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Wyoming

West's Wyoming Statutes Annotated. Title 11. Agriculture, Livestock and Other Animals. Chapter 30. Offenses Concerning Livestock and Other Animals.

Statute Details
Printable Version
Citation: W. S. 1977 11-30-101 - 115

Citation: WY ST 11-30-101 - 115


Last Checked by Web Center Staff: 10/2013

Summary:   This Wyoming chapter of laws covers such offenses from misbranding livestock to a prohibition on the desertion and abandonment of sheep. Specific horse offenses are detailed, such as taking possession of any horse or mule found running at large on the open range with the intent of working or riding it, and the use of horses by a stable keeper without consent of the owner. The chapter also makes it a misdemeanor punishable by a fine of not more than $750 and/or imprisonment for up to 6 months for willfully or maliciously killing a wild horse.


Statute in Full:

§ 11-30-101. Repealed by Laws 1982, ch. 75, § 5; Laws 1983, ch. 171, § 3 

§ 11-30-102. Repealed by Laws 1982, ch. 75, § 5; Laws 1983, ch. 171, § 3

§ 11-30-103. Repealed by Laws 1982, ch. 75, § 5; Laws 1983, ch. 171, § 3

§ 11-30-104. Misbranding or altering brand of livestock

§ 11-30-105. Repealed by Laws 1982, ch. 75, § 5; Laws 1983, ch. 171, § 3

§ 11-30-106. Removing skins from carcasses without permission prohibited; exception as to railroads

§ 11-30-107. Transportation of beef unlawfully obtained or killed

§ 11-30-108. Desertion and abandonment of sheep by herders

§ 11-30-109. Taking horses and equipment without consent of owner

§ 11-30-110. Appropriation of horse or mule on open range without permission

§ 11-30-111. Ranch or stable keeper not to use horses without consent of owner

§ 11-30-112. Abuse or negligent treatment by bailee

§ 11-30-113. Unlawful cutting of ears of sheep

§ 11-30-114. Tampering with or drugging of livestock prohibited; definitions; penalty

§ 11-30-115. Unlawful killing of wild horses


 

§§ 11-30-101 to 11-30-103. Repealed by Laws 1982, ch. 75, § 5; Laws 1983, ch. 171, § 3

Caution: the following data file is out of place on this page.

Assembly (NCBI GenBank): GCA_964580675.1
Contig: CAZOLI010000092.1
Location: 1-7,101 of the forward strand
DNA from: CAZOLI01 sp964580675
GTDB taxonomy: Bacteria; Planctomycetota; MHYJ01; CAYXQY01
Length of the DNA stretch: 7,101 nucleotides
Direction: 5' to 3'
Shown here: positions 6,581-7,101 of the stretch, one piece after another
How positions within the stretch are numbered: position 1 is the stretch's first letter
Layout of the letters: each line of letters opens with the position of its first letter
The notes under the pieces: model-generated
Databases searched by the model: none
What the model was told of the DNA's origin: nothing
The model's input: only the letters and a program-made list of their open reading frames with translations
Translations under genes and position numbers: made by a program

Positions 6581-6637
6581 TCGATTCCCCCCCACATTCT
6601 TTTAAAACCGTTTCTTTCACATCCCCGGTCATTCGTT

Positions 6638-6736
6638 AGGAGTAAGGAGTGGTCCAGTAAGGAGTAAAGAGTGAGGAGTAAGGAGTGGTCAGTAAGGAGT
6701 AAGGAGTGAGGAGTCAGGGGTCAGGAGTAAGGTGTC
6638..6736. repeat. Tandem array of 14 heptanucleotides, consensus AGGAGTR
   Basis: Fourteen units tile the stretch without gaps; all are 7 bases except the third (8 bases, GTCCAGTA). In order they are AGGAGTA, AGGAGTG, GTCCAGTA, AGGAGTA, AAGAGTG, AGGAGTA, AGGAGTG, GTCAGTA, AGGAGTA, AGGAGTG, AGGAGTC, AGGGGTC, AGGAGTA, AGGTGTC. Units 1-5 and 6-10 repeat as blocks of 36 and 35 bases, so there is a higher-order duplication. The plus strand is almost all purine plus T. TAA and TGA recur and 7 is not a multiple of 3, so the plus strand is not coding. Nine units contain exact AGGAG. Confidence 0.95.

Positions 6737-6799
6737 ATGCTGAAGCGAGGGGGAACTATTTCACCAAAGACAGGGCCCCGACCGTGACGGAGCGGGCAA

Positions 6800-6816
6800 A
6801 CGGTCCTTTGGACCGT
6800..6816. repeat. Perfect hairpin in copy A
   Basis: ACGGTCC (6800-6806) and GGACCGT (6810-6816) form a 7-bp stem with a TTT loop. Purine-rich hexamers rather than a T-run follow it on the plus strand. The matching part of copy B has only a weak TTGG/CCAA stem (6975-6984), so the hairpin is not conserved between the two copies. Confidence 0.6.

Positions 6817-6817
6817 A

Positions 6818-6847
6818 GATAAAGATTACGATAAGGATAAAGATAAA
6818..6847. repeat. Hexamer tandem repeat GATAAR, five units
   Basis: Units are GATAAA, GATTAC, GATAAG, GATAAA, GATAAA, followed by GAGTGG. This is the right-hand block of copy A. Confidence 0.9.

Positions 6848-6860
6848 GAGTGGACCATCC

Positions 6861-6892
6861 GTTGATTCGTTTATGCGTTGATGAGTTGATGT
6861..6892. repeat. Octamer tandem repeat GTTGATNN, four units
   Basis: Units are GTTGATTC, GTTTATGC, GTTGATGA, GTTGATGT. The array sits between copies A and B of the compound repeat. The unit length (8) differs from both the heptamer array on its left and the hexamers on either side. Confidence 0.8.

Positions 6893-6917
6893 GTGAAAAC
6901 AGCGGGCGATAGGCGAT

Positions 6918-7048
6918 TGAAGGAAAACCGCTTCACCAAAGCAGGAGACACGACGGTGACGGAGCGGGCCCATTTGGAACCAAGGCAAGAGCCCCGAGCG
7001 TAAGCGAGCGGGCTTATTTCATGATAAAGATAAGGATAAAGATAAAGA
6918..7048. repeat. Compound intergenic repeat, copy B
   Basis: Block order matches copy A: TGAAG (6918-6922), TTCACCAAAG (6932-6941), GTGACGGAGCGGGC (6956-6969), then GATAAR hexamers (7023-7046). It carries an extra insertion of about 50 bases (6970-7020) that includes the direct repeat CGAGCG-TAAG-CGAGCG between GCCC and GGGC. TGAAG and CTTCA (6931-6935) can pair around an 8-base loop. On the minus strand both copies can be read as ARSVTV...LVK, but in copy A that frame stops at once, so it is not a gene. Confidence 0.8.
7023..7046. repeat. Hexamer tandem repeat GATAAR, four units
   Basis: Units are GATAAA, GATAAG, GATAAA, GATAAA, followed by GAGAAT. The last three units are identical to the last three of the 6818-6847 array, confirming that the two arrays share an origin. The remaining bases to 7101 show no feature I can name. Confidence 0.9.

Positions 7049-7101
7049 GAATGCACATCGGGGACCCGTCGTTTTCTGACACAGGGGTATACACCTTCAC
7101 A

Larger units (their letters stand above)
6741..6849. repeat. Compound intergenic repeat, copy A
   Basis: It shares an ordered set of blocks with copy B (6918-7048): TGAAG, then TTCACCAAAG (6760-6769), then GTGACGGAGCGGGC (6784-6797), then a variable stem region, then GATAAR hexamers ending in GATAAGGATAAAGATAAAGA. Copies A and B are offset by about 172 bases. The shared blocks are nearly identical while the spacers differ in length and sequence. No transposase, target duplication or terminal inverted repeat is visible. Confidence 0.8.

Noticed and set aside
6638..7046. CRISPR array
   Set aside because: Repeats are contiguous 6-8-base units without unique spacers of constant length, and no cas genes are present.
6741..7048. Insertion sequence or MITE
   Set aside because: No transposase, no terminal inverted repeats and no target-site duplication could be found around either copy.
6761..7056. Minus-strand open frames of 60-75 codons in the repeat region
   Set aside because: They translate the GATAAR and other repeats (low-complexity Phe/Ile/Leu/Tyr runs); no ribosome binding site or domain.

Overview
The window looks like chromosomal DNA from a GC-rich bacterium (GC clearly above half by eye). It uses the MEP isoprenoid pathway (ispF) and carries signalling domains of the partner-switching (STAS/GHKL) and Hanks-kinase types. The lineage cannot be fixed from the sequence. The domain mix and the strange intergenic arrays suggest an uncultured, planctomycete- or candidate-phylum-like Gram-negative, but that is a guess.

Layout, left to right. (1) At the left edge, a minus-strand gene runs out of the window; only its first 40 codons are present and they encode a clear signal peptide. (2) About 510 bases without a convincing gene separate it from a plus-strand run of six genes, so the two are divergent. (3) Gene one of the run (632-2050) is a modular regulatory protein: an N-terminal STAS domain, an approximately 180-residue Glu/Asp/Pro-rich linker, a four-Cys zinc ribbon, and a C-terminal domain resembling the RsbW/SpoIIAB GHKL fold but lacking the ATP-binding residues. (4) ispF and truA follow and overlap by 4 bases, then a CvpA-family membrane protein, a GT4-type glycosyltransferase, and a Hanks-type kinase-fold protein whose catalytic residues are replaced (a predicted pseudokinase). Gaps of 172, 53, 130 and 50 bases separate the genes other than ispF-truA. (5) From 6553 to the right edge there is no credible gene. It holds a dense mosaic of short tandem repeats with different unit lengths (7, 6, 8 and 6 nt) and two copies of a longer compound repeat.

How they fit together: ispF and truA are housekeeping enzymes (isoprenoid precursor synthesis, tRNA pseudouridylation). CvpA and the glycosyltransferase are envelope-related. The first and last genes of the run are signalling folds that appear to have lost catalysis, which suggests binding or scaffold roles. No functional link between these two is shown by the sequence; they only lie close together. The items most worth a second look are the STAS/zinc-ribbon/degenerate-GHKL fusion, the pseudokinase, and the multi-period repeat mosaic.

§ 11-30-104. Misbranding or altering brand of livestock

Whoever brands, or alters or defaces the brand of any horse, mule, sheep or cattle of another with intent to steal or to prevent the identification of the animal shall be imprisoned in the penitentiary not less than three (3) nor more than ten (10) years.

CREDIT(S)

Laws 1890, ch. 73, § 43; Laws 1907, ch. 83, § 2; Laws 1978, ch. 32, § 1; Laws 1981, ch. 98, § 2.

Codifications: R.S. 1899, § 4989; C.S. 1910, § 5833; C.S. 1920, § 7122; R.S. 1931, § 32-330; C.S. 1945, § 9-1704; W.S. 1957, § 11-564; W.S. 1977, § 11-35-105.

 

§ 11-30-105. Repealed by Laws 1982, ch. 75, § 5; Laws 1983, ch. 171, § 3

 

§ 11-30-106. Removing skins from carcasses without permission prohibited; exception as to railroads

(a) Any person who skins or removes from a carcass any part of the skin, hide or pelt of any cattle, sheep, horses, mules or goats found dead, without permission from the owner, is guilty of a misdemeanor and shall be fined not less than fifty dollars ($50.00) nor more than five hundred dollars ($500.00), or imprisoned not more than six (6) months, or both.

(b) This section does not prevent the skinning of animals killed by railroad companies by employees of the railroad company which killed the stock, but the hide, hides or pelts must be preserved for inspection according to law.

CREDIT(S)

Laws 1921, ch. 5, § 1; Laws 1978, ch. 32, § 1.

 

§ 11-30-107. Transportation of beef unlawfully obtained or killed

Transportation in Wyoming, without authority, of unlawfully obtained or killed beef, mutton, pork or poultry is unlawful, punishable as by law provided. Whenever any law enforcement officer of this state discovers any person unlawfully transporting any unlawfully obtained or killed beef, mutton, pork or poultry in any conveyance or vehicle, he shall seize the beef, mutton, pork or poultry and the conveyance or vehicle. The officer shall also arrest the person in possession thereof. The officer shall promptly prosecute proper charges against each person arrested in the proper court of the county in which the seizure is made. Upon conviction of the person charged with unlawful possession and transportation, the court shall order the forfeit of all personal property seized, and unless satisfactory cause to the contrary is shown by the owner, the court shall order prompt sale at public auction of the seized property. The resulting proceeds, after deducting expenses and costs of sale, shall be paid to the treasurer of the county in which the conviction is had to the credit of its public school funds.